In addition, the estoppel effects of final decisions in post-grant review proceedings and in inter partes reexamination proceedings will protect patentees against successive, harassing attacks by the same challenger. The challenger in a post-grant review proceeding is estopped from requesting or maintaining a subsequent inter partes reexamination proceeding with respect to a claim on any ground that the challenger “raised or reasonably could have raised” during the post-grant review. In later civil actions or ITC proceedings, the challenger is estopped from asserting the invalidity of a claim on any ground that was “raised” during the post-grant review.
The challenger in an inter partes reexamination proceeding is estopped from requesting or maintaining a subsequent inter partes reexamination proceeding, or from asserting invalidity in a later civil action or ITC proceeding, with respect to a claim on any ground that the challenger “raised or reasonably could have raised” during the earlier inter partes review.
Importantly, patent owners who promptly file suit after patent grant will be assured that the court will not automatically stay its consideration of the patent owner’s motion for a preliminary injunction on the basis that a petition requesting a post-grant review has been filed or that such a proceeding has been instituted.
The Amendment to S. 515 would address a number of litigation reforms, some initially recommended by the NAS, and others, some quite controversial, urged by various special interests. With the further development of the law by the Federal Circuit and the accommodation of these developments by the Senate Judiciary Committee, the bill offers a number of desirable litigation reforms.
The Amendment to S. 515 addresses the recommendation of the NAS to modify or remove the subjective elements of patent infringement litigation that depend on the assessment of a party’s state of mind and increase the cost and decrease the predictability of such litigation. Current patent law requires that a patent application “set forth the best mode contemplated by the inventor of carrying out his invention” and failure to comply can result in a patent being held invalid. Under the bill, “failure to disclose the best mode shall not be a basis on which any claim of a patent may be canceled or held invalid or otherwise unenforceable.”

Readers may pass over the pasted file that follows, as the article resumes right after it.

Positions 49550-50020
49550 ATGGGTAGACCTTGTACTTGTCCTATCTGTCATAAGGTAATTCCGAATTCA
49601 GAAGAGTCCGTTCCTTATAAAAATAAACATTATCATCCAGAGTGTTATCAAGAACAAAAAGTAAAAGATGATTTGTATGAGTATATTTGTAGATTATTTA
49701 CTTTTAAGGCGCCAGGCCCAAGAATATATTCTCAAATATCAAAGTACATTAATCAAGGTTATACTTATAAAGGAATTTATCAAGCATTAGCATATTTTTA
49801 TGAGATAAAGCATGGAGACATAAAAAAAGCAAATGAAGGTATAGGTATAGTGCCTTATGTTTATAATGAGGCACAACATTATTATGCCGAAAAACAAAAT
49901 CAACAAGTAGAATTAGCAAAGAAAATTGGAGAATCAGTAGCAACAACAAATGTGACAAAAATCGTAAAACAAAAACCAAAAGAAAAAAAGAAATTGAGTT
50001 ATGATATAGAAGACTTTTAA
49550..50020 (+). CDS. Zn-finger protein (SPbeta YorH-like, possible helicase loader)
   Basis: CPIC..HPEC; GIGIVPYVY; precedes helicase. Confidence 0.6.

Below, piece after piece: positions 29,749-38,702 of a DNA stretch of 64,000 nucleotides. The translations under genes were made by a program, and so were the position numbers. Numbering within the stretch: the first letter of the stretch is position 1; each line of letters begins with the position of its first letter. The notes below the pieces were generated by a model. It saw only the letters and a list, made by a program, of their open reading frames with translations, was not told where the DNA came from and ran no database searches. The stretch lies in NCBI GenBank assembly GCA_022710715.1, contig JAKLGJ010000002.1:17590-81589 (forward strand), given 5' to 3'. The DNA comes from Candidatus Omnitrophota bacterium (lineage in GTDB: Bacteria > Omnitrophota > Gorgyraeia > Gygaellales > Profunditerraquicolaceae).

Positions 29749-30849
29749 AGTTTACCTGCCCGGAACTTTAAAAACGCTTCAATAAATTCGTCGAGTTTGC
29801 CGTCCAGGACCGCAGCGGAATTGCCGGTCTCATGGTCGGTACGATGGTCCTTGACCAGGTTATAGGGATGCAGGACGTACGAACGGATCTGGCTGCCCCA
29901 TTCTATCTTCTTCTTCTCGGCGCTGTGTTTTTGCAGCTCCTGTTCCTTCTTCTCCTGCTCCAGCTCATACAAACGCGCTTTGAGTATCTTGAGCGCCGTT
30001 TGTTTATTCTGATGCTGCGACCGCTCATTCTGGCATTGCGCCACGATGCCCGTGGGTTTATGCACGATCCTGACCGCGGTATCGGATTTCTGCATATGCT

Since the patent law already requires a “written description of the invention, and of the manner and process of making and using it, in such full, clear, concise, and exact terms as to enable any person skilled in the art to which it pertains, or with which it is most nearly connected, to make and use” the invention, the added requirement for disclosing the “best mode” serves only as a costly weapon for defendants to use in attacking patents, requiring time-consuming, expensive, and ultimately subjective pretrial discovery. The public is fully informed of the patented technology by the requirement for a complete written description and enabling details to permit the complete scope of the claimed invention to be used. The added requirement to also disclose the “best mode” is both unnecessary and provides no benefits to the public.
Another of the subjective elements of patent infringement litigation that unnecessarily increases the costs for both obtaining patents and litigating them is the doctrine of “inequitable conduct” – whether an inventor or patent attorney intentionally misled the USPTO in prosecuting the original patent. Because the sanction for inequitable conduct is unenforceability, “[T]he habit of charging inequitable conduct in almost every major patent case has become an absolute plague.” (Burlington Industries, v. Dayco Corp., 849 F.2d 1418 at 1422 (Fed. Cir. 1988)
While the Amendment to S. 515 does not go as far as modifying or removing the doctrine as recommended by the NAS, it does provide a remedial avenue for patent owners to bring to the attention of the Office information which might affect the scope of their patents. The bill allows patent owners to request, prior to the institution of litigation, “supplemental examination” to consider any information believed to be relevant to the patent. Any patent surviving such reexamination will not be held unenforceable on the basis that such information had not been considered or was incorrect in the initial examination process.
Importantly, supplemental reexamination would not allow a patent owner to avoid sanctions based upon violations of criminal or antitrust laws nor would it allow those responsible for any misconduct in proceedings before the Office to avoid disciplinary sanctions.
The Amendment to S. 515 maintains the compromise reached in the Senate Judiciary Committee that fully responds to the allegations of inconsistency and unfairness in awards of reasonable royalty patent damages. It rejects the proposals calculated to reduce inventors’ recoveries by narrowing claimed inventions through the use of definitional devices Ð such as by limiting the claimed invention for damages purposes to “its inventive contribution,” its “patentable features,” or “the patent’s specific contribution over the prior art.”
Instead, the bill sets forth a “gatekeeper” approach which ensures that courts or juries consider only those damages contentions that are cognizable at law and supported by substantial evidence. The provision reinforces the message from the Federal Circuit Court of Appeals in a series of recent cases (Lucent Technologies, Inc. v. Gateway, Inc., 525 F.3d 1200 (Fed. Cir. 2008) and Lucent Technologies, Inc. v. Gateway, Inc., 580 F.3d 1301 (Fed. Cir. 2009); see also Cornell University v. Hewlett- Packard Company, 609 F. Supp. 2d 279 (N.D.N.Y. 2009). This approach ensures that patentees will receive appropriate compensatory damages for the unauthorized use of their patented inventions, while at the same time fully responding to the allegations of runaway jury awards.